It's not easy to say which is "better", but they will definitely be different.
First, if you go straight from a tube head to the PA, you'll need some way to match the output of the head to one of the PA's inputs, and you'll want to simulate the sound of a guitar speaker cabinet. A good way to do this for a tube head is with a speaker simulator and a passive load box. The speaker simulator shapes the speaker output sound from the head so that it sounds like it has been run through a speaker cabinet and miked up, and most speaker simulators have an XLR output which is good for running to the PA. The passive load box is to provide the correct amount of resistance to the tube power output. Without that, the head can easily supply too much current which can damage the head.
Advantages of Speaker Sim with Load Box:
- Reduced stage noise
- Consistent sound
- Light weight (no cabinet to carry!)
- Less expensive than some cabinets
- No mic bleed
Disadvantages of Speaker Sim with Load Box:
- Power supply or phantom power usually needed for speaker sim
- The sound is not quite authentic
- Good monitoring must be available to hear what you're playing
- "Good" guitar feedback may be more difficult or impossible to get
- Ground loops are possible
- Mix/Monitor engineers may not like the setup as much as their favorite mic in front of a cab
- You'll need some kind of monitoring setup for band practice, which will likely sound different from the live shows
Obviously, the advantages and disadvantages of going with a miked speaker cabinet are pretty much those two lists reversed. Personally, I prefer either a small head and cabinet or a combo amp. I make it so the amp is pointed at my ears, instead of my knees, so that I'm getting the loudest and most direct guitar sound. I set up the same way at practice as I do at gigs so I can keep my sound and feel consistent and also play with feedback in a more consistent way. Using a smaller, lower powered amp helps with reduced stage volume and bleed into vocal mics, saves my back (smaller amps are lighter), and makes sound engineers happier.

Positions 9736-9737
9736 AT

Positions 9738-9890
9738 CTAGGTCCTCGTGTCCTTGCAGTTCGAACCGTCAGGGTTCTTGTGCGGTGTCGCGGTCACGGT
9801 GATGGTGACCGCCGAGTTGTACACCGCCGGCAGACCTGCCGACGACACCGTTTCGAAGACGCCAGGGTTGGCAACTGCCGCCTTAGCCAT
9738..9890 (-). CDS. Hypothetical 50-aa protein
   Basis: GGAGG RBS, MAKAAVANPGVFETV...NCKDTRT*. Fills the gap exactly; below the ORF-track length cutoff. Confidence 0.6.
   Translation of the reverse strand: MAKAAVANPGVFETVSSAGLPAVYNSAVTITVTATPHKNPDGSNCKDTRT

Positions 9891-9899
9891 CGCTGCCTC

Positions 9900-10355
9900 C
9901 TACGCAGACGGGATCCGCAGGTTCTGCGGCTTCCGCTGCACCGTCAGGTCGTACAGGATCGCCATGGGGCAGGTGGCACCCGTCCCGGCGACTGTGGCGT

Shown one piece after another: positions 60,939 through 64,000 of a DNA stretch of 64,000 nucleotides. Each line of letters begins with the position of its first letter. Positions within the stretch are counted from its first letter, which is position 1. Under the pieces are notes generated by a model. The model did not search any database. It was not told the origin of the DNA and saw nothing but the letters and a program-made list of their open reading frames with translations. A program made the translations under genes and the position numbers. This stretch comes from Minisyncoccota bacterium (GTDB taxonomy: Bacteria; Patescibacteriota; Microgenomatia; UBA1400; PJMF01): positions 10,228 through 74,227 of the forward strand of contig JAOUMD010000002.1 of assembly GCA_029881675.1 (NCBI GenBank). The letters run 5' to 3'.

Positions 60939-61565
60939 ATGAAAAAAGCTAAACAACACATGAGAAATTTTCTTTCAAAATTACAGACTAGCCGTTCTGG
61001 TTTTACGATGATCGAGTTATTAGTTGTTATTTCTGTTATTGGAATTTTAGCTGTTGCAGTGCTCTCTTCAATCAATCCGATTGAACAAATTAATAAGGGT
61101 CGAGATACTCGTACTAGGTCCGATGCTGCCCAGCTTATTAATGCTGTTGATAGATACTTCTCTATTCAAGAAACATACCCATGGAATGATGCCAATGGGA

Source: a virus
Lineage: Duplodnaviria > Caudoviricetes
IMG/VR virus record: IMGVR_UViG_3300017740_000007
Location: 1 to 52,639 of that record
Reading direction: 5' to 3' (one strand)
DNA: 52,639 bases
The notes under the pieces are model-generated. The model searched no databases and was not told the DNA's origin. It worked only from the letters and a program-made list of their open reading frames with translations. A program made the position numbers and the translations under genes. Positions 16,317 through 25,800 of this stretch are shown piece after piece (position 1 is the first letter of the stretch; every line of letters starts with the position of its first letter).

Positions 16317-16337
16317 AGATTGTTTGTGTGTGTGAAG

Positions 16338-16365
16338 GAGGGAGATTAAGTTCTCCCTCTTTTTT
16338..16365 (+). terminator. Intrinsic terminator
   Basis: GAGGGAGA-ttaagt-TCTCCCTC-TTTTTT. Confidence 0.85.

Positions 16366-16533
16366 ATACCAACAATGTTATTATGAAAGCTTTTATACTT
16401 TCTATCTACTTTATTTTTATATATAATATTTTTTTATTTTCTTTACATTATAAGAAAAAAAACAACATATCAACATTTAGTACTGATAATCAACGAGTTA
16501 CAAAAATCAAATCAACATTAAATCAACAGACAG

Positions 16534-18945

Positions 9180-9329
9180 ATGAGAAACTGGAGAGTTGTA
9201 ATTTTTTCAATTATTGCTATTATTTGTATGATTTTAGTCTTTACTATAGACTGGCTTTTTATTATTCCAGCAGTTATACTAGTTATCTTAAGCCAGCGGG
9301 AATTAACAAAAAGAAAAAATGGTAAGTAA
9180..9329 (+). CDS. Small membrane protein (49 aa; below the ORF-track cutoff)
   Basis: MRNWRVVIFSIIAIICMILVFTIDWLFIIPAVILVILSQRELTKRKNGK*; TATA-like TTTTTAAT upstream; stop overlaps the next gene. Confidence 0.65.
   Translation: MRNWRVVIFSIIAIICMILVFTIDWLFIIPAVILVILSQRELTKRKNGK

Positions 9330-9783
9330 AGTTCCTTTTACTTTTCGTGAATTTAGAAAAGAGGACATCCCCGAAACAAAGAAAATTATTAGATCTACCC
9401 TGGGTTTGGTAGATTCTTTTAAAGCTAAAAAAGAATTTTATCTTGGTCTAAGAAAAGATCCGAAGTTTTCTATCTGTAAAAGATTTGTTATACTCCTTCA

I do own two great speaker sims and two different kinds of load boxes, but I just can't handle the difference in sound and feel. I use them mainly for doing scratch takes when recording or for playing along with a drummer when laying down drum tracks, so there's no guitar bleed into the drum mikes.
As a sound engineer, I usually actually prefer to mike up sources, rather than DI. I do bring a lot of DIs to a gig but I don't bring speaker sims. A guitarist rolling with their own speaker sim would be a pain, IMHO, since it would be directly connecting gear that I have no expectation of function or reliability. With a mic, you know there are no ground loops and you know what the mic is going to give you, because it's your mic. It's almost the same with a good DI, although a lot of direct sources require a lot more processing (compression and EQ) than miked sources.